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© Robyn Stacey, Room 13 Cartwright, Michael and Katherine, 2013. 100 x 133cm, type C print, edition of 5 +3AP. Image courtesy the artist and Stills Gallery, Sydney.

Robyn Stacey »


Exhibition: 9 Oct – 9 Nov 2013

Stills Gallery

36 Gosbell Street . Paddington
NSW 2021 Sydney

+61 2-93317775


Wed-Sat 11-17

© Robyn Stacey, Room 3601 Sofitel on Collins, Mr. Hoey, 2013. 135 x 100cm, type C print, edition of 5 +3AP. Image courtesy the artist and Stills Gallery, Sydney.


Exhibition 9 October – 9 November 2013
Artist talk Sat 26 October, 2pm

Through Robyn Stacey’s photography we imagine other people’s private worlds. For the past 5 years her spectacular compositions have breathed new life into the old families of Sydney, reviving their personal objects from historic collections to evoke scenes as if they’ve just exited the room, leaving only a sprinkling of crumbs. Now, for Guest Relations she has turned from high fidelity studio photography to the non-digital process of camera obscura, Stacey brings our gaze to contemporary life and the transitory meetings of private and public worlds within the modern hotel room. Like pinhole photography, the camera obscura allows light in through a tiny hole in order to project a scene from outside onto an inside surface. Stacey recreates this process with ambitious scale and in unexpected settings, transforming the interiors of high-rise city chains and quiet coastline holiday destinations, into darkrooms for dramatically projected landscape vistas.

This historical form of image making, which Caravaggio and Vermeer are said to have used to create their impressive Baroque paintings, elaborately decorates the otherwise hermetic hotels rooms by wallpapering them with the world outside their windows. Normally characterized by modern minimalism and standardized comforts, these interiors are covered with the colonnades of buildings, the cityscapes of roads, rivers and parks, and the turquoise shores of a sunbather’s paradise. Businessmen, young couples, and solo travelers are actors in these dreamlike scenarios; the upside-down, reversed and distorted visual effects of camera obscura, produce surreal and psychological spaces which seem to materialize their inhabitants’ distant thoughts.

© Robyn Stacey, Room 14 Cartwright, Ocean, 2013. 100 x 135cm, type C print, edition of 5 +3AP. Image courtesy the artist and Stills Gallery, Sydney.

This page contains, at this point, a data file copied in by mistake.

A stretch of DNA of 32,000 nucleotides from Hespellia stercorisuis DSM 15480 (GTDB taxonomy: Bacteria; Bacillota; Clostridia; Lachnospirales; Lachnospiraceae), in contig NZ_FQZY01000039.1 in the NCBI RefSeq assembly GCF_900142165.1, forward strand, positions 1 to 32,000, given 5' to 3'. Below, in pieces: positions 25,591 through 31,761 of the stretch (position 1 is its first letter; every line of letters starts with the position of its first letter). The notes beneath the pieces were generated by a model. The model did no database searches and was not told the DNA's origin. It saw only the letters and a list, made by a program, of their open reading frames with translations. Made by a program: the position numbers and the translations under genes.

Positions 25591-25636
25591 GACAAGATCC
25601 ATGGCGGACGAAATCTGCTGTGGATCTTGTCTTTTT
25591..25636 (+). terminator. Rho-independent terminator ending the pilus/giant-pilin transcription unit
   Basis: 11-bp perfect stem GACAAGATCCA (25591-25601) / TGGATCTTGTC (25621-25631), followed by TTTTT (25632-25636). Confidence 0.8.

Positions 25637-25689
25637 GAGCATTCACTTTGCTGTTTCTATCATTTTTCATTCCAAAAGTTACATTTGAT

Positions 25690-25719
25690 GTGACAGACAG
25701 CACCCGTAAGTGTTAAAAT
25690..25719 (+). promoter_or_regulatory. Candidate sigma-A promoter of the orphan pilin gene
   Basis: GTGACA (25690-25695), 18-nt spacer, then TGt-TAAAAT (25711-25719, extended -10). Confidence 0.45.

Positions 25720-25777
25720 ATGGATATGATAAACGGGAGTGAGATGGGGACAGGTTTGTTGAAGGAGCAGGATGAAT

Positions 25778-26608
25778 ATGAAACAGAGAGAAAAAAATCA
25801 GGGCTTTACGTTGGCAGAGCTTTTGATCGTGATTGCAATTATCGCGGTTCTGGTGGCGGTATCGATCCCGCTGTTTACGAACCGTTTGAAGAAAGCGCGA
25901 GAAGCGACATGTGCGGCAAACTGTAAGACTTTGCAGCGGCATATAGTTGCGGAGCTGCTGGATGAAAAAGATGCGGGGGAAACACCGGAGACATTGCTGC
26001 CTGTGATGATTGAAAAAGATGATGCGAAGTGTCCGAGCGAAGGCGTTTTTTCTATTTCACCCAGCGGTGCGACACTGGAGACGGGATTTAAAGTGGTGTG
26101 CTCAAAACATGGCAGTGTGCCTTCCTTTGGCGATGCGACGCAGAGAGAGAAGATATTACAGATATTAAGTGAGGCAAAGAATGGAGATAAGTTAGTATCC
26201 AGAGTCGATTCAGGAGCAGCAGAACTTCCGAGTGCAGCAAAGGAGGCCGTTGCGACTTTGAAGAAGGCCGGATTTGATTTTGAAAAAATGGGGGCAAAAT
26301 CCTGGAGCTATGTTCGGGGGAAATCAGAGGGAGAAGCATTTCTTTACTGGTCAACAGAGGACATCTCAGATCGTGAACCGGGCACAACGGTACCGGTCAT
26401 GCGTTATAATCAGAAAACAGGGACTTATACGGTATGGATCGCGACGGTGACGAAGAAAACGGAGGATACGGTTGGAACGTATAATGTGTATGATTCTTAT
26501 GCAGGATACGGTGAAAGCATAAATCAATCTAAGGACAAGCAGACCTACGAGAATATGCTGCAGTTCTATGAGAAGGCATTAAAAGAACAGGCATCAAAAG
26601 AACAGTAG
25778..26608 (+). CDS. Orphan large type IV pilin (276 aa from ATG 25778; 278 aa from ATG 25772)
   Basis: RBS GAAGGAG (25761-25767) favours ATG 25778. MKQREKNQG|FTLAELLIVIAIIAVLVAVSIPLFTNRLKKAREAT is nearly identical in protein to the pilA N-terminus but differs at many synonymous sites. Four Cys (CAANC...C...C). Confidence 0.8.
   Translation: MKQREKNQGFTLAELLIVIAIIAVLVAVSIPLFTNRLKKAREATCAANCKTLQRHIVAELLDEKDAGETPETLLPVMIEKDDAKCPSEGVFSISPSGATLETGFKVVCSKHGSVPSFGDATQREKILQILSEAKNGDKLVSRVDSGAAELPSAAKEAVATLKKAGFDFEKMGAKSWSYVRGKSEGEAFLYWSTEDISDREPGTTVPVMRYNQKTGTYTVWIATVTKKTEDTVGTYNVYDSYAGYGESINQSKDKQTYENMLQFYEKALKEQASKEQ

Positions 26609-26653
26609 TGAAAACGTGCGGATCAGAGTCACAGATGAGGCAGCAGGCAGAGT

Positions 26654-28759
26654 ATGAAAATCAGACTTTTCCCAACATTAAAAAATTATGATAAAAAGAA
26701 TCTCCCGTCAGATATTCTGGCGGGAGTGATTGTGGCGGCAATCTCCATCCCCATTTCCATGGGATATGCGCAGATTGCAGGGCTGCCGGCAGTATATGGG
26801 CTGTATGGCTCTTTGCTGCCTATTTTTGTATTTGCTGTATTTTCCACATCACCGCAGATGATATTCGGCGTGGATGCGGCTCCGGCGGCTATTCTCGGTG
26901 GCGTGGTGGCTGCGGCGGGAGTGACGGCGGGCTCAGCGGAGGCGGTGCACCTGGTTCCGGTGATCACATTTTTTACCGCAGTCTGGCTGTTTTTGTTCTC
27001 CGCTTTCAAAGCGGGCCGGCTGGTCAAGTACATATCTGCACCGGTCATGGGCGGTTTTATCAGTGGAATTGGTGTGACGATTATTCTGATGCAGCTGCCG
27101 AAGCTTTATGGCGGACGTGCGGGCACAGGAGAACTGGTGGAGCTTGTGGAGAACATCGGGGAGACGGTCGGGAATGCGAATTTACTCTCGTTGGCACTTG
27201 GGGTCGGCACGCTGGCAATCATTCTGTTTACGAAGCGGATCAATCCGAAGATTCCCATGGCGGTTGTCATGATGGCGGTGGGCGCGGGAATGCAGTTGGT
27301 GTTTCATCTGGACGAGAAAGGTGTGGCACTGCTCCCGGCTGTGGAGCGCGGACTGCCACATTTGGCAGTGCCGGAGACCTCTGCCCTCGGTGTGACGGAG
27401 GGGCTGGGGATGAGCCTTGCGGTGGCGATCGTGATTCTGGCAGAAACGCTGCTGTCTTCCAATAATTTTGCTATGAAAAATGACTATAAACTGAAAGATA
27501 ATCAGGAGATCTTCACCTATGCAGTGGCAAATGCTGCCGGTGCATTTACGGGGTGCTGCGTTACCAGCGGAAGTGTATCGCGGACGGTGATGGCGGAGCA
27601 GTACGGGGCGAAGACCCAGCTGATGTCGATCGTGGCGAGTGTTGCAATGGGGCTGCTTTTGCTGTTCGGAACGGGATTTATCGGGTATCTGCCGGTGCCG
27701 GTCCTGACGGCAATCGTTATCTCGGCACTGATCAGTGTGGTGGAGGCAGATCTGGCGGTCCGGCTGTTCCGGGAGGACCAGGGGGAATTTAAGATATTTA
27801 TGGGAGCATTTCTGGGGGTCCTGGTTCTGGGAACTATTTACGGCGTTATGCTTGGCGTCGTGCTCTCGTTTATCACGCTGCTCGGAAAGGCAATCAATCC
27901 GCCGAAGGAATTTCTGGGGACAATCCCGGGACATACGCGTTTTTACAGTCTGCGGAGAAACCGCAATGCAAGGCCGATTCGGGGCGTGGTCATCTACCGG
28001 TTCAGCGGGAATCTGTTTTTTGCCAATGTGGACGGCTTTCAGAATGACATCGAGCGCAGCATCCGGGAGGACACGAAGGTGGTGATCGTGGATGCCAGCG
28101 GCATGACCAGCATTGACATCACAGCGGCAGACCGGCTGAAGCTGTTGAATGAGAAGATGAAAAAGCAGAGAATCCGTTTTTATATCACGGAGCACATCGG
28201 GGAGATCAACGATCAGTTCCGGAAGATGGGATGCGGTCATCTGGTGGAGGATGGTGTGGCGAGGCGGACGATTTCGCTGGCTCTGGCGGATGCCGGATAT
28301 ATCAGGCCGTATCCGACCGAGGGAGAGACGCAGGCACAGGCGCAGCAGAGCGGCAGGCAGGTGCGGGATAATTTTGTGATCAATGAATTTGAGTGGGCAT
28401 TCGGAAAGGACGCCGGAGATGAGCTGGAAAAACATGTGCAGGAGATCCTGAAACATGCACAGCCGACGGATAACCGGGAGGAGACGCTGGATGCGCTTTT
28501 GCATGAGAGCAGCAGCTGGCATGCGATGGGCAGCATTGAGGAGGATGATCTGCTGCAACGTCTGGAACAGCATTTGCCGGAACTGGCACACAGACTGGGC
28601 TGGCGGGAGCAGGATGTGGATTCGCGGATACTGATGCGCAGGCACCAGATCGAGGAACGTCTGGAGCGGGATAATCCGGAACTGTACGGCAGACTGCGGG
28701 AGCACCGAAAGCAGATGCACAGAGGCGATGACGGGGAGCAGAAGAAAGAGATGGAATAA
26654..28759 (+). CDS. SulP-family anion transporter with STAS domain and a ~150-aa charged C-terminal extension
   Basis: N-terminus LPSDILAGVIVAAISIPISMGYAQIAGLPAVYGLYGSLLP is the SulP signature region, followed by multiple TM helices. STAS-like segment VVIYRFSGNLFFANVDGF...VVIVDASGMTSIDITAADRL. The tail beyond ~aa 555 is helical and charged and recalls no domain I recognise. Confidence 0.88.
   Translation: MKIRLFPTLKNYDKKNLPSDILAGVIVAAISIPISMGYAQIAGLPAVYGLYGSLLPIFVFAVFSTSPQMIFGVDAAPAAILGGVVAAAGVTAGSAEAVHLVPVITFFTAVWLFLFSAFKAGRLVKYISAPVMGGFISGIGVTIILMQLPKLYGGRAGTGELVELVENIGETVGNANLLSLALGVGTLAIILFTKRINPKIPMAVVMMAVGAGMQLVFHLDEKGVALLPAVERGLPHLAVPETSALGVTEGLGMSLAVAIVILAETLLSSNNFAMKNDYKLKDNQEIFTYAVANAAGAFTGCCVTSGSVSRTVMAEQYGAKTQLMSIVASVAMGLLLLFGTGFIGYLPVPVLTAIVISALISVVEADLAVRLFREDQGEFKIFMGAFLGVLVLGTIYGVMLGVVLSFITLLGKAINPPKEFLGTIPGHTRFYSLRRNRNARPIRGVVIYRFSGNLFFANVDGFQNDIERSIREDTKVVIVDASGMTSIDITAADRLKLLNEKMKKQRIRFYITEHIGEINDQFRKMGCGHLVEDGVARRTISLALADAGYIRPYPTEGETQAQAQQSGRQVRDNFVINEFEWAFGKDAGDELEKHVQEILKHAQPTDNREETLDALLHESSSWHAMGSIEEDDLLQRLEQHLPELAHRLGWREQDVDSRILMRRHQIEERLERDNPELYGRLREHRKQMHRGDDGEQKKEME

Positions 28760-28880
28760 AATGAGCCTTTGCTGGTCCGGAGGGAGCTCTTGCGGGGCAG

Like stills from the sets of movies, Stacey’s images offer us fragments of untold narratives. Intimate and enigmatic moments glimpse the plethora of stories we can only imagine might play out within a hotel rooms’ four walls: the melodramas of domestics, the passionate professions of love, and the time-slowing boredom and loneliness that might accompany a life spent in endless waiting. Through the theatrical and distorted view of camera obscura is revealed a roving, fragmented and homogenized portrait of contemporary life. But by imbuing the transitory with the timeless, Stacey suggests that behind these closed, generic doors, we may all be looking outwards, seeking moments of beauty, clarity and meaningful connection.

Robyn Stacey is one of Australia's most acclaimed photographers. She has exhibited nationally and internationally since the mid 1980s, including recent group and solo shows in the National Gallery of Australia, Monash Gallery of Art, Australian Centre for Photography and AIPAD, New York. Her works are held in the collections of Artbank, National Gallery of Australia, National Portrait Gallery, Art Gallery of New South Wales, Art Gallery of Western Australia, National Gallery of Victoria, Queensland Art Gallery and National Gallery of Australia, as well as numerous university, corporate and private collections. Stacey’s work has been published in three beautifully presented monographs, Herbarium (2004), Museum (2007) and House (2011).

© Robyn Stacey, Room 2016 Shangri-la, Courtney, 2013. 133 x 100cm, type C print, edition of 5 +3AP. Image courtesy the artist and Stills Gallery, Sydney.
Online catalogue of Robyn Stacey: http://issuu.com/stillsgallery/